1. Janne says:

    A related question: Why is C a finite value, i.e. why is it not infinite?

    Or maybe another form of the question: is C just a fundamental constant the value of which cannot be explained, or can it be derived from other more fundamental constants/principles?

    OK you can say according to Maxwell c = sqrt(1/e0µ0), but this then just extends the question to e0 and µ0

  2. The Physicist Physicist says:

    Pretty much. There are many physical constants, and not as many equations relating them, so you’ll always end up with at least a few (19) variables that just are what they are. Your example above is about the best example. Of the magnetic permittivity of space, electric permittivity of space, and the speed of light, which is fundamental? There’s no way to tell for sure, but I cast my vote for C, and the electric permittivity.
    Magnetism can be derived from electric forces and relativity, but we could have it backwards, or it may not matter to the universe at all. In practice we have these constants measured, so we just use what we have, and don’t stress terribly on what came first (after all, you can eat eggs and chicken without too much trouble).

  3. Janne says:

    Thanks! Also for the subsequent post :)

  4. Pingback: Q: Why is the speed of light finite? « Ask a Mathematician / Ask a Physicist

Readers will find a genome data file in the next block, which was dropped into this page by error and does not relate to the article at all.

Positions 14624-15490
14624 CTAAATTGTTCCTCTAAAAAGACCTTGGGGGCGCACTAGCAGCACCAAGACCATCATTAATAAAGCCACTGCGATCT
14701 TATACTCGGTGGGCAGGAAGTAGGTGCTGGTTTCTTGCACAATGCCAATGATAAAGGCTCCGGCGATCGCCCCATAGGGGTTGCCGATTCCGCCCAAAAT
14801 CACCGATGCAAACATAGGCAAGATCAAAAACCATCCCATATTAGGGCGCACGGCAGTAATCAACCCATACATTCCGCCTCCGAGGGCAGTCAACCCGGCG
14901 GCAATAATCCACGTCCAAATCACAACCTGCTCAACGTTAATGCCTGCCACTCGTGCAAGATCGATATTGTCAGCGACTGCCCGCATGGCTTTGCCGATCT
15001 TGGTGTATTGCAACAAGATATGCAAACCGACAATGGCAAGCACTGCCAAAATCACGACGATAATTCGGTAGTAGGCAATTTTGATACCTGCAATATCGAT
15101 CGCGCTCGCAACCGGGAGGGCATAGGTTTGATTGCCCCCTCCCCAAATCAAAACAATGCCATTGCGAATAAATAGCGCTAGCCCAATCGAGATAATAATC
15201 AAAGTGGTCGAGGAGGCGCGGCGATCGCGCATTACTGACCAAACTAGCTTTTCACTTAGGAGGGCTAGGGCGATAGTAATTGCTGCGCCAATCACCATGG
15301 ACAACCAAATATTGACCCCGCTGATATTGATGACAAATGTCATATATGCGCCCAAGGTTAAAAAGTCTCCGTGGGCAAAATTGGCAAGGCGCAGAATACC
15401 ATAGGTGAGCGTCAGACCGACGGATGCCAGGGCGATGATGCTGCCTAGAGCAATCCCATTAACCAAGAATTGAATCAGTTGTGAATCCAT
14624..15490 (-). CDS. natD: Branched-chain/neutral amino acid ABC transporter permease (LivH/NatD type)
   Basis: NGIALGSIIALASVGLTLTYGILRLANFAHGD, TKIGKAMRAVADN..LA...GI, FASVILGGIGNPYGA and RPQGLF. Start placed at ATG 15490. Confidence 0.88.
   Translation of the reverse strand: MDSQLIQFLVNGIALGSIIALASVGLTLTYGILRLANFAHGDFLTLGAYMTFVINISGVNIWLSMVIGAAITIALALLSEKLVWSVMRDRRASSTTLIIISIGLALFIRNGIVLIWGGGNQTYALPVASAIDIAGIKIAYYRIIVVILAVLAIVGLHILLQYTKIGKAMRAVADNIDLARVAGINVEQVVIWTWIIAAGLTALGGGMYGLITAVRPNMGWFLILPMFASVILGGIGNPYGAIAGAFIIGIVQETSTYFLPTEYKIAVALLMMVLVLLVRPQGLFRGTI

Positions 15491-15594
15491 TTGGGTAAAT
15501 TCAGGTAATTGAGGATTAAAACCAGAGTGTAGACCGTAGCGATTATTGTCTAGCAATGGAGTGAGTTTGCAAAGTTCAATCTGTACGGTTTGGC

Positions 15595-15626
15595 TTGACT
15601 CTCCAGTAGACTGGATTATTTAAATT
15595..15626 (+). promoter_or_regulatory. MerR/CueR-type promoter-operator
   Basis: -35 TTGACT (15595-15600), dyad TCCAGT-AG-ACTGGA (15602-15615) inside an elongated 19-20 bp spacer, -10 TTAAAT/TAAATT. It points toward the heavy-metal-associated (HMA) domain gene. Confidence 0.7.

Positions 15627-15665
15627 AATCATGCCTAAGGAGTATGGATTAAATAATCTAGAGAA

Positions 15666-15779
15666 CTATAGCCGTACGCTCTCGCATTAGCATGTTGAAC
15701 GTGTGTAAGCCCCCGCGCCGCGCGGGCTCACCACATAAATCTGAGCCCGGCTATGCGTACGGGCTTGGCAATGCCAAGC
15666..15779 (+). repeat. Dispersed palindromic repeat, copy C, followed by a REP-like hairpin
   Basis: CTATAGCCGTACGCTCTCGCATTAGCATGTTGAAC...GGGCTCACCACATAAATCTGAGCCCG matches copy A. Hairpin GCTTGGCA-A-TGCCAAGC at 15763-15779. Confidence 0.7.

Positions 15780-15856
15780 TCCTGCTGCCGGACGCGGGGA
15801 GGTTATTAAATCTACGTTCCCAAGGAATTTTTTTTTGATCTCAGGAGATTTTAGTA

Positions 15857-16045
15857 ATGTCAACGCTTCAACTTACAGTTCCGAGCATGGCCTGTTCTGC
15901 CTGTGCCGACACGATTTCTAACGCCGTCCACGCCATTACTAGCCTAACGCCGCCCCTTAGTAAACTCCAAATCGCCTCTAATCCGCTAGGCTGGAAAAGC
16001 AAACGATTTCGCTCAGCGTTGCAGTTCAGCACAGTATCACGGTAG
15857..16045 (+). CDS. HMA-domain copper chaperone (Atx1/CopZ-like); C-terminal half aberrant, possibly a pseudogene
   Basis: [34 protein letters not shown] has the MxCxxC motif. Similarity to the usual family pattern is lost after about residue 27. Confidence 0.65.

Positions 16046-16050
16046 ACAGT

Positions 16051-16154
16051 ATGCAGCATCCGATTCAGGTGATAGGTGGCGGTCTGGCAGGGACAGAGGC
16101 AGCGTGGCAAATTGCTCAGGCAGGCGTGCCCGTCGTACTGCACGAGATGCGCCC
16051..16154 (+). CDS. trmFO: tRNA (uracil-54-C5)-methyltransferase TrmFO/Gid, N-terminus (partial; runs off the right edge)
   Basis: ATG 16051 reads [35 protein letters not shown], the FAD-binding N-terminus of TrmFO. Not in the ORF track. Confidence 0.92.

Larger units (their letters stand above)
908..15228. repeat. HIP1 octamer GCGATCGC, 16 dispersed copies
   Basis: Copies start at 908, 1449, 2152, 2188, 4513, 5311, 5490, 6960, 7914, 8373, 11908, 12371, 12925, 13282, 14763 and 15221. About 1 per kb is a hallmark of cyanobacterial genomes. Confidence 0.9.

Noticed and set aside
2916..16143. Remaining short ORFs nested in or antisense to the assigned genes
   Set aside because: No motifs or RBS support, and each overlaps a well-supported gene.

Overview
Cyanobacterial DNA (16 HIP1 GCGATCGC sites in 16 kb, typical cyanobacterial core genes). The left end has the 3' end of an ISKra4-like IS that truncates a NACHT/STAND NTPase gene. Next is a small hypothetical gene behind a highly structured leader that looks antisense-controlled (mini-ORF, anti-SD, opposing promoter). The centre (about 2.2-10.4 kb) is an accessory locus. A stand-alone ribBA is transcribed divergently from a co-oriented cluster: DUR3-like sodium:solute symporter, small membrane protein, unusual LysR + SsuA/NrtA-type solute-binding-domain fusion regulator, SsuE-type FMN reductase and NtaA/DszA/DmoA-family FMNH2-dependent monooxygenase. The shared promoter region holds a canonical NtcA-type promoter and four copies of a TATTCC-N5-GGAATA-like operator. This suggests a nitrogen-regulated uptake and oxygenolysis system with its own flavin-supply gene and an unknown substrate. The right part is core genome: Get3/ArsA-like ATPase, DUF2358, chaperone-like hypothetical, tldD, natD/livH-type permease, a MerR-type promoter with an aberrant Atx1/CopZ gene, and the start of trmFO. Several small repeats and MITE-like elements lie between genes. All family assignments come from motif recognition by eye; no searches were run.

5. Chris says:

    Hi. This isn’t exactly related to the post, but regardless, I’m perplexed. What happened in this experiment that the scientists claim they’ve sent light faster than c? Is there no “universal speed limit”?
    http://www.cbsnews.com/stories/2000/07/19/tech/main216905.shtml

  6. The Physicist Physicist says:

    This is pretty tricky, but it comes down to a distinction between “phase velocity” and “group velocity”. Without going into detail (a long post) the experiment essentially requires a “standing wave” with waves at many wavelengths. These waves interact in such a way that they create peaks, like when you pluck two slightly-out-of-tune guitar strings and you hear a pulsing sound.
    These peaks move around in the standing wave region, and you can more or less keep track of where they are. In the middle of the region is a specially constructed cloud with extremely weird optical properties, that changes how fast light of various frequencies move through it (slowing only, but to various degrees).